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1  Bitcoin / Pools / p2pool - Decentralized, Absolutely DoS-Proof, Pool Hopping-Proof Pool [archival] on: June 17, 2011, 11:23:27 AM
Nice. Thank you for beating me to the punch, as I've been red taped. I'll go audit your code and give suggestions this weekend since I'm still unable to write code. Smiley

What license is your code under?
2  Bitcoin / Project Development / [Proposal] Project code of conduct on: June 08, 2011, 03:12:05 PM
After having seen a fair amount of incivility on IRC and on the project forums, I feel that it would be appropriate for us to define as a community standards for behavior in order to make the community a more welcoming place for all people regardless of gender, race, ethnicity, national origin, disability, etc. Many other prominent open source projects such as Ubuntu, Fedora, Apache, OLPC have codes of conduct.

This is important in order to ensure that Bitcoin becomes mainstream and is used by a wide range of users and is accepting of contributions from developers that might otherwise feel harassed, threatened, or marginalized.

Modeled after https://launchpad.net/codeofconduct/1.1
Code:
=Bitcoin Code of Conduct v1.1=

This Code of Conduct covers our behaviour as members of the Bitcoin
Community, in any forum, mailing list, wiki, web site, IRC channel,
public meeting or private correspondence between community members.
Project developers, channel ops, and forum moderators will arbitrate in
any dispute over the conduct of a member of the community.

      '''Be considerate.''' Our work will be used by other people, and
      we in turn will depend on the work of others. Any decision we take
      will affect users and colleagues, and we should take those
      consequences into account when making decisions.  Bitcoin has
      hundreds of thousands of users and hundreds of contributors. Even
      if it's not obvious at the time, our contributions to Bitcoin will impact
      the work of others.  For example, changes to code, infrastructure,
      policy, documentation, and translations during a release may
      negatively impact others' work.

      '''Be respectful.''' The Bitcoin community and its members treat
      one another with respect. Everyone can make a valuable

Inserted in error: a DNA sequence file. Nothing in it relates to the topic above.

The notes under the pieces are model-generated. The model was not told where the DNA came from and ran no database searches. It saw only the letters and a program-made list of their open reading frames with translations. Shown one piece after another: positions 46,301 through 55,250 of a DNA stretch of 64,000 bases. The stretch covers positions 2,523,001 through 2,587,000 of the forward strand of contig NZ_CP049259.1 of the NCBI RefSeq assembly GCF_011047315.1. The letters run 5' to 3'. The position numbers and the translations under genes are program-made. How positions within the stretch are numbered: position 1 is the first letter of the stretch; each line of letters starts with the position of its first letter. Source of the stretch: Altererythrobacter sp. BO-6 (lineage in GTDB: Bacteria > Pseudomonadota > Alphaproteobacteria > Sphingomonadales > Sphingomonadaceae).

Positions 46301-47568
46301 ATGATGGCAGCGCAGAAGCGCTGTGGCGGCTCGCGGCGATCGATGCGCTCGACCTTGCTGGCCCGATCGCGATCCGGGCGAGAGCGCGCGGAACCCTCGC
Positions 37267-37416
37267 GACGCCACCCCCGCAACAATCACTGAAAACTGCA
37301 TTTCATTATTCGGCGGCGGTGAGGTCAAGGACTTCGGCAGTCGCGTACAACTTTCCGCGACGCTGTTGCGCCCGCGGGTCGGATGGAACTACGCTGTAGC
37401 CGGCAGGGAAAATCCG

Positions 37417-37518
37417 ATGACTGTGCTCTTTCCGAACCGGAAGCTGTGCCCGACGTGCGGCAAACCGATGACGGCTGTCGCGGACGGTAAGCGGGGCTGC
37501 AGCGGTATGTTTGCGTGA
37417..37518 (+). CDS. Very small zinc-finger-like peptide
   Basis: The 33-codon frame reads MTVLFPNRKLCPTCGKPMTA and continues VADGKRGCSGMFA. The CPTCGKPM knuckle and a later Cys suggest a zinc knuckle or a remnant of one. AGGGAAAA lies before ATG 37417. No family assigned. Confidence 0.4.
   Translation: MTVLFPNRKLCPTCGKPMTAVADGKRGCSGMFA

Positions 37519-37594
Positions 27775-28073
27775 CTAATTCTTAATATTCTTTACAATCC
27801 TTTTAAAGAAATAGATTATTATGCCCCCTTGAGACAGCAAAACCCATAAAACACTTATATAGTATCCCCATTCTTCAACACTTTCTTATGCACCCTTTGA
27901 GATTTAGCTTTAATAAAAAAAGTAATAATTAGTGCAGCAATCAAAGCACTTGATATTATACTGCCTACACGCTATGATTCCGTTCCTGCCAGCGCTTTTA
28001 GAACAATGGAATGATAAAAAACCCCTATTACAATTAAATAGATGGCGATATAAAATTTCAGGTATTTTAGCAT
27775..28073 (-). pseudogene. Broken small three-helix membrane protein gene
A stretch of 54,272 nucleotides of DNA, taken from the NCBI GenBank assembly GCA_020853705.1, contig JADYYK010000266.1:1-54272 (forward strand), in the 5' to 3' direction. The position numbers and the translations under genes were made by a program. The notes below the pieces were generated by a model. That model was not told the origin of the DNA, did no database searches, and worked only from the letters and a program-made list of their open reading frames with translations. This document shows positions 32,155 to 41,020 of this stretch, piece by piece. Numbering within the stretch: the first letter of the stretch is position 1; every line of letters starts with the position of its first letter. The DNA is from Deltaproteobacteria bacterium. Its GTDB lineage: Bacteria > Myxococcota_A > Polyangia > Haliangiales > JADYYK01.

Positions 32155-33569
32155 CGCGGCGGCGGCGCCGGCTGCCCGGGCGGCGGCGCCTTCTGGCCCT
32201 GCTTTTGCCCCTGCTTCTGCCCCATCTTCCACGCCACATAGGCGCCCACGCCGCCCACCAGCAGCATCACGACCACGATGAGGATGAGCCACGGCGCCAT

contribution to Bitcoin. We may not always agree, but disagreement
      is no excuse for poor behaviour and poor manners. We might all
      experience some frustration now and then, but we cannot allow that
      frustration to turn into a personal attack. It's important to
      remember that a community where people feel uncomfortable or
      threatened is not a productive one. We expect members of the
      Bitcoin community to be respectful when dealing with other
      contributors as well as with people outside the Bitcoin project and
      with users of Bitcoin.

      '''Be collaborative.''' Collaboration is central to Bitcoin and to
      the larger free software community.  This collaboration involves
      individuals working with others in teams within Bitcoin, teams
      working with each other within Bitcoin, and individuals and teams
      within Bitcoin working with other projects outside. This
      collaboration reduces redundancy, and improves the quality of our
      work. Internally and externally, we should always be open to
      collaboration. Wherever possible, we should work closely with
      upstream projects and others in the free software community to
      coordinate our technical, advocacy, documentation, and other work.
      Our work should be done transparently and we should involve as
      many interested parties as early as possible.  If we decide to
      take a different approach than others, we will let them know early,
      document our work and inform others regularly of our progress.

      '''When we disagree, we consult others.''' Disagreements, both
      social and technical, happen all the time and the Bitcoin
      community is no exception. It is important that we resolve
      disagreements and differing views constructively and with the help
      of the community and community processes. When our goals
      differ dramatically, we encourage the creation of alternative sets of
      packages, or derivative software so that the community can test
      new ideas and contribute to the discussion.

      '''When we are unsure, we ask for help.''' Nobody knows
      everything, and nobody is expected to be perfect in the Bitcoin
      community. Asking questions avoids many problems down the road,
      and so questions are encouraged. Those who are asked questions should
      be responsive and helpful. However, when asking a question, care must
      be taken to do so in an appropriate forum.

      '''Step down considerately.''' Members of every project come and
      go and Bitcoin is no different. When somebody leaves or disengages
      from the project, in whole or in part, we ask that they do so in a
      way that minimises disruption to the project. This means they
      should tell people they are leaving and take the proper steps to
      ensure that others can pick up where they left off.

We pride ourselves on building a productive, happy and agile community
that can welcome new ideas in a complex field, and foster collaboration
between groups with very different needs, interests and goals.
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